For neighborhoods in Southern California, the sound of low flying aircraft means help is nearby. An "air war" is being fought above many communities, large and small, by 23 huge airplanes and nearly 50 helicopters -- all waging a nearly round the clock air raid on the California wildfires.
They drop water on hot spots, specialized foam on stubborn areas that water can't put out, and flame retardant ahead of fire lines as a last line of defense. It is a tricky business, flying low, often near mountains, in high winds and with poor visibility.
Longtime firefighting pilot Matthew Collins told ABC News, as a last resort, he dumps his water early to lighten his load and pull out of a bad situation.
"You're anticipating things going badly ... if I'm flying at the slope, I'm always thinking, if things start going badly, I can bail out one way or another," Collins said.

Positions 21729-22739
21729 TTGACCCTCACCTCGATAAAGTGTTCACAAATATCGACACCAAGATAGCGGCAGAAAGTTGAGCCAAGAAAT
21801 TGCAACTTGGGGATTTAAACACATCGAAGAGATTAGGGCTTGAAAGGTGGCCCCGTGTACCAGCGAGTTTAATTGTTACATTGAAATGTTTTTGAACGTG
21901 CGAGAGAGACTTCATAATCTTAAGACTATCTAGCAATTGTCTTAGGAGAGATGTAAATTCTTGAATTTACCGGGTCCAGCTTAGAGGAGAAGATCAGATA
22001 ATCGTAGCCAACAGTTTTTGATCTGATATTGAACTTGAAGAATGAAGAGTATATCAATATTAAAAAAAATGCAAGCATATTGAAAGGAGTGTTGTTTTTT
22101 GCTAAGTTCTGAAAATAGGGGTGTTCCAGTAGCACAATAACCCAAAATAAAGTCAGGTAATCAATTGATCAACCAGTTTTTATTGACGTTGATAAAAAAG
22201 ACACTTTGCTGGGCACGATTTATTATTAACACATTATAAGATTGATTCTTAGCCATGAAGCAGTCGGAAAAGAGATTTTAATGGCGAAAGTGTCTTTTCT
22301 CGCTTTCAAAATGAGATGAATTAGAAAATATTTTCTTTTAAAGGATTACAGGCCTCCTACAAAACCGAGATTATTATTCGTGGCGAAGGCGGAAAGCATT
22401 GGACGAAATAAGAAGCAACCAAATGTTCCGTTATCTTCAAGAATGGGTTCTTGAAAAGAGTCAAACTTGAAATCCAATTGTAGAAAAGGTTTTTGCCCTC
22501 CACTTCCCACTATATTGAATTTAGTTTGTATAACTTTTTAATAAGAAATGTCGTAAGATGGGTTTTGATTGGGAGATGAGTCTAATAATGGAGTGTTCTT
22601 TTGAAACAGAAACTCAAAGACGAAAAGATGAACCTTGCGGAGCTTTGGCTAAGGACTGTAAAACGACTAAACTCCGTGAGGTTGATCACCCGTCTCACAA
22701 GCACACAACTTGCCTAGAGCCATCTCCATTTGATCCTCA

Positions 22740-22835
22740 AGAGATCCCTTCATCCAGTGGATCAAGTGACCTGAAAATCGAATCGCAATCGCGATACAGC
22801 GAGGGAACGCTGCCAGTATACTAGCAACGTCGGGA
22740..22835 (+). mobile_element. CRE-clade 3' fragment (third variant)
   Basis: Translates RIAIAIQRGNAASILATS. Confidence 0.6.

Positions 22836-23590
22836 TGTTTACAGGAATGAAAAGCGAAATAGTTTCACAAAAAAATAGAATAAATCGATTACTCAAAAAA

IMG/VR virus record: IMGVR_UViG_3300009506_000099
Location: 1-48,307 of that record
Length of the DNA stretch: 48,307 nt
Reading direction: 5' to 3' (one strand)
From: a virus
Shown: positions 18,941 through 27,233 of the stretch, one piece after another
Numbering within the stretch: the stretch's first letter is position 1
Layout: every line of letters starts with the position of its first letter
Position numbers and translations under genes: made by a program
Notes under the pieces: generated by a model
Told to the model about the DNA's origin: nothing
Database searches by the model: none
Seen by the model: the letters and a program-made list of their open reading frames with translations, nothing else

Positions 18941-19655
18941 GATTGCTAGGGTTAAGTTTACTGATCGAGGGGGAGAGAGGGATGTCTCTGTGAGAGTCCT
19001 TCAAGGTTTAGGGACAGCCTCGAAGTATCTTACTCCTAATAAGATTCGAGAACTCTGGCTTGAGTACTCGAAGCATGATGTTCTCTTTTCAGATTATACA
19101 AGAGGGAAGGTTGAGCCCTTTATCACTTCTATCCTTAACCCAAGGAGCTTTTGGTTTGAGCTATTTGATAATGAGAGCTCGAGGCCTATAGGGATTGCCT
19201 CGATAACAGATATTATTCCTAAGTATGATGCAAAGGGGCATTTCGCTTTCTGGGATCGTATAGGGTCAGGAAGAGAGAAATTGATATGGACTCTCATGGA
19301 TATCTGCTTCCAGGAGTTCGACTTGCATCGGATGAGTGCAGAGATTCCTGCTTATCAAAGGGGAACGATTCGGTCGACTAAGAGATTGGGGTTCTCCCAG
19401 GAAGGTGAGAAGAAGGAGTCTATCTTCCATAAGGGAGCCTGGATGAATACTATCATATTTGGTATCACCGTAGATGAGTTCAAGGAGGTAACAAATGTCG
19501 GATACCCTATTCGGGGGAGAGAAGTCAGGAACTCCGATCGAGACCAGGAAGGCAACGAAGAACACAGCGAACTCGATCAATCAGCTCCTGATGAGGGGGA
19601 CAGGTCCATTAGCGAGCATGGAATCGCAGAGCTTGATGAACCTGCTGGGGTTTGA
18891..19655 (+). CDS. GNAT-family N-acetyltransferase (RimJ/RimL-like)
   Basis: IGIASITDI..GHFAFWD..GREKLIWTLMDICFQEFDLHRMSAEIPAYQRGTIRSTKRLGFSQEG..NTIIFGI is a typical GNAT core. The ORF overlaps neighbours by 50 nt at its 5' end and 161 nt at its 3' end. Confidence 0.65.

ABC's Neal Karlinsky spent the day at a makeshift air base in Malibu where the choppers come in to refuel and reload their water tanks. Smaller helicopters take 300 gallons of water, while larger ones can hold up to 2,500 gallons.
The crews make their drops all day long, and some of these pilots can make between 45 and 50 drops in one eight-hour shift.
They have their own air traffic controllers flying above — one for planes and one for helicopters. And these pilots don't just protect homes. Sometimes, they save firefighters overwhelmed by fast moving flames.
"When there's companies on the ground that are in trouble, or possibly getting close to the point where they're in trouble ... our primary objective is to make sure the guys on the ground are safe," pilot Rick Wheeler said.
The demand is so great, specialized C-130 cargo planes, which can drop 3,000 gallons of water across a quarter mile of land, are now arriving on loan from the military.
The Santa Ana winds are still strong, but it doesn't seem to phase these pilots.
Dangerous as it is, they say their mission isn't over until the fires are out.